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ASCO Report: U.S. Could Face Shortage of Cancer Doctors

Document examines factors affecting America’s ability to provide high-quality cancer care

The demand for cancer treatments is expected to grow by 42% or more by 2025, while the supply of oncologists will increase by only 28%, according to a new report from the American Society of Clinical Oncology (ASCO).

The State of Cancer Care in America: 2014 examines the many factors that affect America’s ability to provide high-quality cancer prevention and treatment services, from current and projected demand for services and oncologist workforce supply to the full range of economic, regulatory and administrative pressures that oncology practices face.

The report notes that the demand for cancer prevention, screening, and treatment services is growing rapidly. By 2030, the number of new cancer cases in the U.S. will increase by 45% and cancer will become the nation’s leading cause of death, largely as a result of the aging of the nation’s population. At the same time, the number of cancer survivors, now at 13.7 million, will continue to grow. Many of these individuals will require significant, ongoing care.

Moreover, access to quality cancer care remains uneven, according to the report. Millions of people with cancer lack access to quality medical care, and rates of access to care are disproportionately lower for African-Americans and Latinos. Today, one quarter of uninsured individuals forego care because of cost, and those without a regular source of care are less likely to receive cancer screening.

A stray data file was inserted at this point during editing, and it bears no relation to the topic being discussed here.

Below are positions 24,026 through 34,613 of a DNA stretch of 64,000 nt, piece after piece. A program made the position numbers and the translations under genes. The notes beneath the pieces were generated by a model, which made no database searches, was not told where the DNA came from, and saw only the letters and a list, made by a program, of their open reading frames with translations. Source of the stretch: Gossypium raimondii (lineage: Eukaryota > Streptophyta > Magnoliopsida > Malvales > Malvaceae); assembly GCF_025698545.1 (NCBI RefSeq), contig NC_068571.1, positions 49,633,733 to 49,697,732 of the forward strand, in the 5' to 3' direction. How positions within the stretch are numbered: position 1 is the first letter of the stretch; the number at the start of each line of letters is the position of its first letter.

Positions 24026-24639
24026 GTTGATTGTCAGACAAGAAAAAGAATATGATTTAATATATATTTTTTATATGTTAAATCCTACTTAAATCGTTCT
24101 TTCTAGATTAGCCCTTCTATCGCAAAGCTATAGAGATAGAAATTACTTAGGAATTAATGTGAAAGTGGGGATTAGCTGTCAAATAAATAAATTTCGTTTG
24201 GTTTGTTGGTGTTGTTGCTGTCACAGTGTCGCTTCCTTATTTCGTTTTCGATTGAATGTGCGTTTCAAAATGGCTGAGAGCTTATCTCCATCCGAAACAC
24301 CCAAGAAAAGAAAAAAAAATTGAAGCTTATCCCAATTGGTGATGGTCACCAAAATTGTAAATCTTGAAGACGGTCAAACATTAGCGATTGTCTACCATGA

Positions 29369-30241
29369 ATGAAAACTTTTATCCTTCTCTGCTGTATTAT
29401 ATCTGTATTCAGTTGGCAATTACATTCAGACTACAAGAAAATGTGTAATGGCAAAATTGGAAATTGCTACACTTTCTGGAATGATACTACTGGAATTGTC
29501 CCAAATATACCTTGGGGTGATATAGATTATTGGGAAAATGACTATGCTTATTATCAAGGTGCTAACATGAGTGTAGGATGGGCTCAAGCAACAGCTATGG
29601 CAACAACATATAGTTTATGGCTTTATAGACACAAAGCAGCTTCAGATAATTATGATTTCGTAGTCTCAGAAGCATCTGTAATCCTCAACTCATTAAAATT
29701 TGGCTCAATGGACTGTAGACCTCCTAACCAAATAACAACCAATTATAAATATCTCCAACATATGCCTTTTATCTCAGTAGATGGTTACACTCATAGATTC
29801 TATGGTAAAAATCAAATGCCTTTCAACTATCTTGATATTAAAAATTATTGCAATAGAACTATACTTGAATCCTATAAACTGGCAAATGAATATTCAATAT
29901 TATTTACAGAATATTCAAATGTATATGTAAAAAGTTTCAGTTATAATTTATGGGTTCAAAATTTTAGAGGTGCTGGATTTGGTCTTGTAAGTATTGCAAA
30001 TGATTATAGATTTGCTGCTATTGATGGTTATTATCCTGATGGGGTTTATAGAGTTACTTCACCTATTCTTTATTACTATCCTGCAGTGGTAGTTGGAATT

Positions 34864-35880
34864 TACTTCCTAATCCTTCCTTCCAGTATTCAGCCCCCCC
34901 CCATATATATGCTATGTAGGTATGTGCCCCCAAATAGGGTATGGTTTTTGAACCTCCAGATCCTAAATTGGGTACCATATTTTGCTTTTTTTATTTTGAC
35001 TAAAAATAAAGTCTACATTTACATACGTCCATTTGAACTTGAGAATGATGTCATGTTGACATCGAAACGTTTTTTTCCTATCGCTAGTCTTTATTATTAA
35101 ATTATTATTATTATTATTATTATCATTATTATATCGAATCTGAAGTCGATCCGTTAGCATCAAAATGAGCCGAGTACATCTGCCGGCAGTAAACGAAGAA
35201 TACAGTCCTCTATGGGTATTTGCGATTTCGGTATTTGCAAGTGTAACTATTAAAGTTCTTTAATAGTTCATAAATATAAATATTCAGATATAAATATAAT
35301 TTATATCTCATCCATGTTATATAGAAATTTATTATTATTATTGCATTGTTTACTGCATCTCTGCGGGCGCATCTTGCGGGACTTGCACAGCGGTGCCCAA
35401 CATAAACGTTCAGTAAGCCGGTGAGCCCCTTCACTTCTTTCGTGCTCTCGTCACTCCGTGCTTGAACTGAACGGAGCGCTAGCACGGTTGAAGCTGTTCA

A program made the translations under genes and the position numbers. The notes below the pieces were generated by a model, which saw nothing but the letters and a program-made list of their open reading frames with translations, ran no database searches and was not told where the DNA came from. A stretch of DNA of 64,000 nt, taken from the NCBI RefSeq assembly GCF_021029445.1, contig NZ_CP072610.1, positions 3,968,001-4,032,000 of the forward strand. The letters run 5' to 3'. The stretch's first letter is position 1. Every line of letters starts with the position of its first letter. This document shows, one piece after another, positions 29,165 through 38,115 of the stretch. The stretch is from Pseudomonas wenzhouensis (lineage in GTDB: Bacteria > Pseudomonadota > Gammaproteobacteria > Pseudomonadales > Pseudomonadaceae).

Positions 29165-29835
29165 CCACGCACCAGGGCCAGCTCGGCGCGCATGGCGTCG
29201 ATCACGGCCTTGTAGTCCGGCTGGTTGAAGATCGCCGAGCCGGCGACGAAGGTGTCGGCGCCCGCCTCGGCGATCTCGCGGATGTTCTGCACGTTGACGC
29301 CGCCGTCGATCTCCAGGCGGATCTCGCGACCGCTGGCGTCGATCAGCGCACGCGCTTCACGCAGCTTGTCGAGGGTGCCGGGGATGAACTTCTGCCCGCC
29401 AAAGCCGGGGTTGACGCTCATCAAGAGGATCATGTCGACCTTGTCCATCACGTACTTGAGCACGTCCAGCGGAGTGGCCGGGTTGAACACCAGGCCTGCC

The Patient Protection and Affordable Care Act (PPACA) is expected to provide millions more Americans with health insurance coverage in the coming years. However, according to the report, the PPACA alone may not solve disparities in cancer care — partly because it places significant emphasis on expanding Medicaid coverage, which has been associated with poor outcomes for patients with cancer. In addition, millions of Americans are expected to remain uninsured even after the PPACA is implemented.

With regard to potential workforce shortages, ASCO finds that there could be a shortage of more than 1,487 oncologists by 2025. Shortfalls will be driven by significant growth in the number of Americans over the age of 65, along with the aging of the oncology workforce and large numbers of anticipated retirements. In addition, ASCO’s research indicates that these shortfalls may be further exacerbated by high levels of physician burnout, potentially leading to reduced clinical loads or early retirement.

To ensure continued availability of oncology services for patients nationwide, ASCO recommends the following:

  • Identify creative strategies for leveraging the oncology workforce — for example, collaboration with primary care professionals on overall coordination of patients’ cancer care, allowing oncologists to focus on patients receiving active treatment of the disease.
  • Leverage technology and innovative practice models, such as telemedicine and visiting consultants to improve patient access and to better connect other providers to cancer specialists.
  • Monitor and address physician burnout. Professional organizations should explore ways that burnout can be prevented and/or addressed and should encourage confidential reporting of burnout to gain a more accurate understanding of this challenge.
  • Monitor and address the size and diversity of the oncology workforce. It is important to increase the number of oncologists from under-represented racial and ethnic groups, ASCO says. Today, there are lower percentages of African- and Latino-American physicians in oncology than in many other medical specialties.

Source: ASCO; March 11, 2014.

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